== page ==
If you are convicted of this offense, there is a minimum five-year state prison sentence and a $5,000 fine. This sentence cannot be reduced to less than two years, and you will not be eligible for probation or parole until you serve two years of the sentence.

What Constitutes Soliciting a Prostitute in Massachusetts?

Soliciting for a prostitute is a crime under Massachusetts General Laws Chapter 272 Section 8. The law prohibits (1) soliciting a prostitute; and (2) receiving compensation for soliciting a prostitute.

Penalties for Soliciting a Prostitute

If you are convicted of soliciting for a prostitute, you face imprisonment in the house of correction for up to one year or a fine of up to $500, or both. Attorney Stephen Neyman has had extensive experience successfully defending these and other criminal charges. If you have been charged, call our office at 617-263-6800 or contact us online today.

Case Results » Prostitution, Pimping, and Soliciting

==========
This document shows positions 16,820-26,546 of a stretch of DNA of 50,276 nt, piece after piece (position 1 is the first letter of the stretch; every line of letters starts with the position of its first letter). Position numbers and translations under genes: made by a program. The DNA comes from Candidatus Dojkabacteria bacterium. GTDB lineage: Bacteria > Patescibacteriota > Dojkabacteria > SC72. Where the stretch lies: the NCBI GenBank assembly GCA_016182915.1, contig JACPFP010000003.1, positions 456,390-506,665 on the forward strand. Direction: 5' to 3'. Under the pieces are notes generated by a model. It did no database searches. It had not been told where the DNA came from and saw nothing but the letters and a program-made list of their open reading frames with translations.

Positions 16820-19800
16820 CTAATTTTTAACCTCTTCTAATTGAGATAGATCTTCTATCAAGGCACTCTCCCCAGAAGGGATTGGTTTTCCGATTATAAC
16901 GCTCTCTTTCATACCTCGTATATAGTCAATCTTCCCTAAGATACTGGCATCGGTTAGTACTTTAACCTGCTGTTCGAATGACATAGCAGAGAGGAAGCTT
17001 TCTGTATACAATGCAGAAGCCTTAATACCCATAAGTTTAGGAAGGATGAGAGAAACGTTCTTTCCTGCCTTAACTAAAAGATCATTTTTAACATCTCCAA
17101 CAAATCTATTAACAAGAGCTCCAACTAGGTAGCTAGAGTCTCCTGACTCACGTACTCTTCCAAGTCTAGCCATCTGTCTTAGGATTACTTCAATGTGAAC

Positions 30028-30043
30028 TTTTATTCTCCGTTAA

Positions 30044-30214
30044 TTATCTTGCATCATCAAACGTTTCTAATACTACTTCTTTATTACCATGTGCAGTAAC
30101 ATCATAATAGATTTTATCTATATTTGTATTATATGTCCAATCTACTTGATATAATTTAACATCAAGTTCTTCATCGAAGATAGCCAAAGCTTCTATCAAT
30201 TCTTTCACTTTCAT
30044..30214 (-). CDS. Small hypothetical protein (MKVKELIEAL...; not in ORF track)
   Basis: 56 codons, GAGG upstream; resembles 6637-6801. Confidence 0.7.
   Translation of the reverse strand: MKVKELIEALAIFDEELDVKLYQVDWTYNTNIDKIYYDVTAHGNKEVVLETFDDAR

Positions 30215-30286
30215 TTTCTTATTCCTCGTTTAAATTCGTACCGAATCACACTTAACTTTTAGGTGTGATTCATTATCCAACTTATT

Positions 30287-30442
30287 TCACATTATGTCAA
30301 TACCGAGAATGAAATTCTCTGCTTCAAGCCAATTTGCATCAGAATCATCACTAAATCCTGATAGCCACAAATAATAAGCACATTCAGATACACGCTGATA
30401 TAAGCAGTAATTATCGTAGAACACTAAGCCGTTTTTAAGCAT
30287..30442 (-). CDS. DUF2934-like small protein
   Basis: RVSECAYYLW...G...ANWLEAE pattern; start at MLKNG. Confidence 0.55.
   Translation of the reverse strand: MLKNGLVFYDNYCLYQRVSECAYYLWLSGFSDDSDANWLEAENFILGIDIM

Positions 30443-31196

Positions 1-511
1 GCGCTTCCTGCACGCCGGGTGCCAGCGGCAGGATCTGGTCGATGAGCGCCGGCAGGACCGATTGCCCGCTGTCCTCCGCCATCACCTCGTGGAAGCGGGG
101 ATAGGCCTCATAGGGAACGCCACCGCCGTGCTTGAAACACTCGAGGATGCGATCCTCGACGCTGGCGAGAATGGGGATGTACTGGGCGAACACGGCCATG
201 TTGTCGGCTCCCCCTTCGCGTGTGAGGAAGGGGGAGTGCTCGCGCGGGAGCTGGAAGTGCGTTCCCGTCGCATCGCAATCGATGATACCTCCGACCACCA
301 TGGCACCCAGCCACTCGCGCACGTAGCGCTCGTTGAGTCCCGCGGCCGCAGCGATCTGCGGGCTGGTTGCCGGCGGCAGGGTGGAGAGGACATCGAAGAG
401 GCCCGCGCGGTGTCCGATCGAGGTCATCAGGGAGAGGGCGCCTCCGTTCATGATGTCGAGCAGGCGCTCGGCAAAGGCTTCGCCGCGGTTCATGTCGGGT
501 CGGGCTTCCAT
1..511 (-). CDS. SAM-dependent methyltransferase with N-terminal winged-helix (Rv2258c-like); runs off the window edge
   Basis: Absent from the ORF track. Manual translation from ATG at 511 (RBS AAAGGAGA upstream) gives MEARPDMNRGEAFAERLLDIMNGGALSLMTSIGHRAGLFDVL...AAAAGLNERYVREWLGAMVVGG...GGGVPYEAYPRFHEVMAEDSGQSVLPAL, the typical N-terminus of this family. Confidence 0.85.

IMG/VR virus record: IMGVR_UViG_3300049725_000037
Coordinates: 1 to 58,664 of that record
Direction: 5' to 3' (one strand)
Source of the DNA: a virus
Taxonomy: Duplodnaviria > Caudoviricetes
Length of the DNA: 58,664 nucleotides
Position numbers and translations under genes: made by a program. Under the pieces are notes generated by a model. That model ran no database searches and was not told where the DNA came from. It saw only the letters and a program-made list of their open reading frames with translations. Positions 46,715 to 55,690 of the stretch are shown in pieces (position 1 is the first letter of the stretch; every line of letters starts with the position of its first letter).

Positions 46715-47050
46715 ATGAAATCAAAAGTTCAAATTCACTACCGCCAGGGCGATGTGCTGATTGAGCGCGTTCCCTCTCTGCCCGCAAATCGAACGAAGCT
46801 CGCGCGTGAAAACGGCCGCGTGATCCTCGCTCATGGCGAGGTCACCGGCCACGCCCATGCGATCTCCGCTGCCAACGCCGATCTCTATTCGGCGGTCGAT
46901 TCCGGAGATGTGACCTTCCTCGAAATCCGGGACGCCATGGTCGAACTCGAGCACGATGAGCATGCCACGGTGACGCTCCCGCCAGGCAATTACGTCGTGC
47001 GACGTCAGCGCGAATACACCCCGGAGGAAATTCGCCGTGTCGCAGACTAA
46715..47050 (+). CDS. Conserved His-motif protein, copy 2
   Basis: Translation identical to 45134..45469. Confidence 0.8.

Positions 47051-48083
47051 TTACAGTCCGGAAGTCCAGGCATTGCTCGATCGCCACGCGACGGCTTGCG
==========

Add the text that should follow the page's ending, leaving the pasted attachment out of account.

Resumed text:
• Pre-Arraignment Diversion for Machine Operator Charged With Sex For a Fee

    Our client is a machine operator. Several weeks ago he responded to an online solicitation for sexual services. Following up on texts and phone calls, our client met with the person soliciting at a designated hotel room. Unbeknownst to our client, the individual was an undercover police officer. Our client was confronted and he provided his cell phone to the officer. It was quickly confirmed that the man had in fact been in contact with and involved in sexual services negotiations. He was summonsed for arraignment and charged with sex for a fee under G.L. c. 272 section 53A. Today, we were able to get our client pre-arraignment diversion under G.L. c. 276A

    Read More in Sex Crimes

  • Sex For Fee Case Against Massage Parlor Owner to be Dismissed

    Our client is a massage parlor owner with multiple facilities in several Massachusetts cities and towns. In May of 2019 an undercover police officer entered her business. While receiving a massage the defendant offered sexual services. She identified the services and the fee for each. The officer arrested her and charged her with soliciting for prostitution in violation of G.L. c. 272 section 8. The woman had several prior convictions in multiple states. Our office was able to get this case continued without a finding. All charges will be dismissed in sixty days.